Austria TR — Schoberspitz

Post by blogger | February 22, 2010      

During my January travels in Europe, I returned to Austria from Switzerland feeling strong and ready to tour. Much of western Austria was a bit light on snow, but my friend Fritz looked at the reports and figured the region south of Innsbruck (near Italian border) had enough white stuff to be fun. Schoberspitz is another rocky alp, moderately high at 2,602 meters. It’s not quite as heavily traveled as some of the other areas I’ve been in, but as much of this terrain does, it still gets tracked up fast.

Lou skiing Schoberspitz

Your friendly blogger on the Schoberspitz

Indeed, the number of people who ski tour in these areas of Austria continues to amaze me. The sport is simply huge. Even simple up-skiing at resorts has gotten big. For example, at one resort just east of Innsbruck it’s said they get more people on skins than buying lift tickets. That was a problem for the ski lift operator but the restaurant loves it as the up-skiers eat even more than the lift skiers. Luckily these areas of the Alps have a vast variety of access so the use gets spread out. If we had these levels of use here in Colorado, we’d have big problems because we have so little access in comparison. At any rate, the day was bluebird I’m pleased at how mine and Fritz’s photos turned out. Enjoy.

Gasthaus Olpererblick and Schoberspitz

The closest restaurant to the trailhead is always an important component of the plan. Gasthaus Olpererblick and Schoberspitz above on left. The huge peak to right dominates views around this area, forgot the name, but over the hill is the ski resort where Fritz and his father tested the first pre-production skiable Dynafit binding (then known as Low-Tech).

Schoberspitz backcountry skiing.

Maria came along on this trip. She's a long-time friend of Fritz's family who's always game for a ski tour. She had some knee problems during this trip but it sounds like she's getting that taken care of. We wish Maria well in her healing!

On the up, looking southwest.

On the up, looking southwest.

Me at the summit.

Me at the summit.

Ride those Manaslus Lou!

Ride those Manaslus Lou!

Looking down at Toldern

Looking down at Toldern and gasthaus.

Riki hits a light patch in the trees. Some of the timber skiing was good as well, but we did get into some tight bushwhacking that was uncharacteristic of the usually civilized skiing I've gotten used to in this area. No problem with that, not like I haven't bushwhacked before.

Riki hits a light patch in the trees. Some of the timber skiing was good as well, but we did get into some tight bushwhacking that was uncharacteristic of the usually civilized skiing I've gotten used to in this area. No problem with that, not like I haven't bushwhacked before.


Obligatory kuchen at Gasthaus Olpererblick. Last year I had a gigantic schnitzel here, but that was after about 1,000 more vertical feet. One extra pastry a day seems to work for me, but giant schnitzel as an afternoon snack might no be sustainable.


Please Enjoy A Few Suggested WildSnow Posts


17 Responses to “Austria TR — Schoberspitz”

  1. Ed February 22nd, 2010 11:59 am

    Hey Lou,
    In that picture of Maria, are those avalanche control structures on the ridge behind her?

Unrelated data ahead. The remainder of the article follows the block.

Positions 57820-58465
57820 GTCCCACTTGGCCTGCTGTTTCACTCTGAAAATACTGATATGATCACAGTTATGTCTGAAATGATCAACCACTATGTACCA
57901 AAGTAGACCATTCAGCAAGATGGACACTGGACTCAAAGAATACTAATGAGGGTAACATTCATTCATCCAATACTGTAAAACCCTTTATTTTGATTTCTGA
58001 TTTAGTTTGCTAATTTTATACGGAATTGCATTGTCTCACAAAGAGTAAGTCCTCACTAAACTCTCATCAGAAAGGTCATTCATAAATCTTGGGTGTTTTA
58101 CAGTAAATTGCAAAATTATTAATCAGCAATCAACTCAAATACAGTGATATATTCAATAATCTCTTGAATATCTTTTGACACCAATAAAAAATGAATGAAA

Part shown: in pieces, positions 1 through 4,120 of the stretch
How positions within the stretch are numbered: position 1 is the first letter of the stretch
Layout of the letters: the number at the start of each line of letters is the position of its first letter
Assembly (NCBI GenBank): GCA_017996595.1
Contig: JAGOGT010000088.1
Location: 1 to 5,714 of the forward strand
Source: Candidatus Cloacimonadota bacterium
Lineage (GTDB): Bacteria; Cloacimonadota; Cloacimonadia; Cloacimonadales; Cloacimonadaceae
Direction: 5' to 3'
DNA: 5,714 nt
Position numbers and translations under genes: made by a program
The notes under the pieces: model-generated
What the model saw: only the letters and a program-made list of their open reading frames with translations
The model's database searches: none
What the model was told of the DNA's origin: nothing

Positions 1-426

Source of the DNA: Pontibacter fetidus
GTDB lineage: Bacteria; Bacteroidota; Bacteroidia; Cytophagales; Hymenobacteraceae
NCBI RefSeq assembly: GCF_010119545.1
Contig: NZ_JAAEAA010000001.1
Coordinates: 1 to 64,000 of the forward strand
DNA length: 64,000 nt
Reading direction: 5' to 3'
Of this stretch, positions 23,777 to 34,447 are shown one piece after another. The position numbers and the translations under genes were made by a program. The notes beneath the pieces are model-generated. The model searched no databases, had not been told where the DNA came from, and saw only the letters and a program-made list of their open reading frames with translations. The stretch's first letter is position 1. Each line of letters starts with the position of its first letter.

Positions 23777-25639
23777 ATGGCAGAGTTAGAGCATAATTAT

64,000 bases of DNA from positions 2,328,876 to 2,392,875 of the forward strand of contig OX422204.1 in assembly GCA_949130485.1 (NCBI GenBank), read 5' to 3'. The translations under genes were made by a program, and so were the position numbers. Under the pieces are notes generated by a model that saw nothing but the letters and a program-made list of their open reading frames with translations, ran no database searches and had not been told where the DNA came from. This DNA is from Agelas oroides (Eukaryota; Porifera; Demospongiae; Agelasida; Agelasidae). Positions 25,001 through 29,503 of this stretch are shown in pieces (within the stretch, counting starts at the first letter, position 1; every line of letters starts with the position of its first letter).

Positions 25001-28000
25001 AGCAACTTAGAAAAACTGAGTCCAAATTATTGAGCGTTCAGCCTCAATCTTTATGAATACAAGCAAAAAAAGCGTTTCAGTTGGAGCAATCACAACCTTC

2. Lou February 22nd, 2010 12:37 pm

    Ed, yeah, some HUGE slides drop about 1,000 meters from there. The easterly (left) end of that ridge is the Sumpfkopf 2341 meters.

  3. Robert Hölzl February 22nd, 2010 5:51 pm

    Hey Lou,
    the peaks in your first picture are the Olperer (in the middle) and the Sagwand to the right.
    Cheers, Robert

  4. Lou February 22nd, 2010 6:33 pm

    Thanks Robert! I thought I’d remember Olperer after being there a couple of years in a row, but I guess I didn’t take my ginko. It’s a beautiful mountain.

  5. Randonnee February 23rd, 2010 12:23 am

    “If we had these levels of use here in Colorado, we’d have big problems because we have so little access in comparison” It seems that backcountry skiing is widespread like never before here in WA, as is off-road snowmobile riding. Stashes are fewer and mostly tracked now. Here in NCW, the Wenatchee Mountains have more ski tracks and more snowmobile tracks than I have seen previously. This was enhanced recently by several weeks of stable powder snow conditions. It seems that improved technology, both in randonnee ski gear and also in snowmobiles has resulted in steep and formerly distant open backcountry slopes now tracked in a routine fashion. Numbers of snowmobile access-ski tourers have increased, that being the most effective way to increase access to backcountry skiing here.

    There is a valley of fond memory that I skied 45 days from a camp throughout the winter of 1990 that then saw only my ski track, and no snowmobiles; That distant from a Highway valley now is a busy snowmobile playground, and on the list of several of us to ski from our snowmachines. Fortunately we can ride to the Alpine Lakes Wilderness Boundary and drop in. there it is mostly untracked since there are only a few snowmobile tracks in the Wilderness (the presence of snomo tracks in a steep bowl was helpful for stability evaluation, however).

  6. Lou February 23rd, 2010 2:24 am

    Yeah, rando, the numbers will probably continue to grow, but I predict they won’t grow as fast or as much as one would think. I say that just because of U.S. demographics. On the other hand, compared to EU very few North American skiers do ski touring. So as more resort skiers learn the joy of uphilling, that’ll support continued growth. The biggest problem, in my view, is that huge tracts of our mountains are relatively inaccessible. To preservationists that’s not a “problem” but rather a solution. But my feeling is we could have more access and still practice effective conservation.

  7. Francisco February 23rd, 2010 6:21 am

    I think that the growth will depend on the image the AT adopts. Kayaking and windsurfing went through their popularity bubbles because they projected an “extreme” image, to the point that it seemed like only daredevils could enjoy these sports.
    I am happy to hear that backcountry skiing in Europe is viewed as an alternative to lifts and is growing in popularity.
    When backcoutry use grows in our side of the pond, we will have a big constituency to advocate for the “access with conservation” approach that Lou mentioned.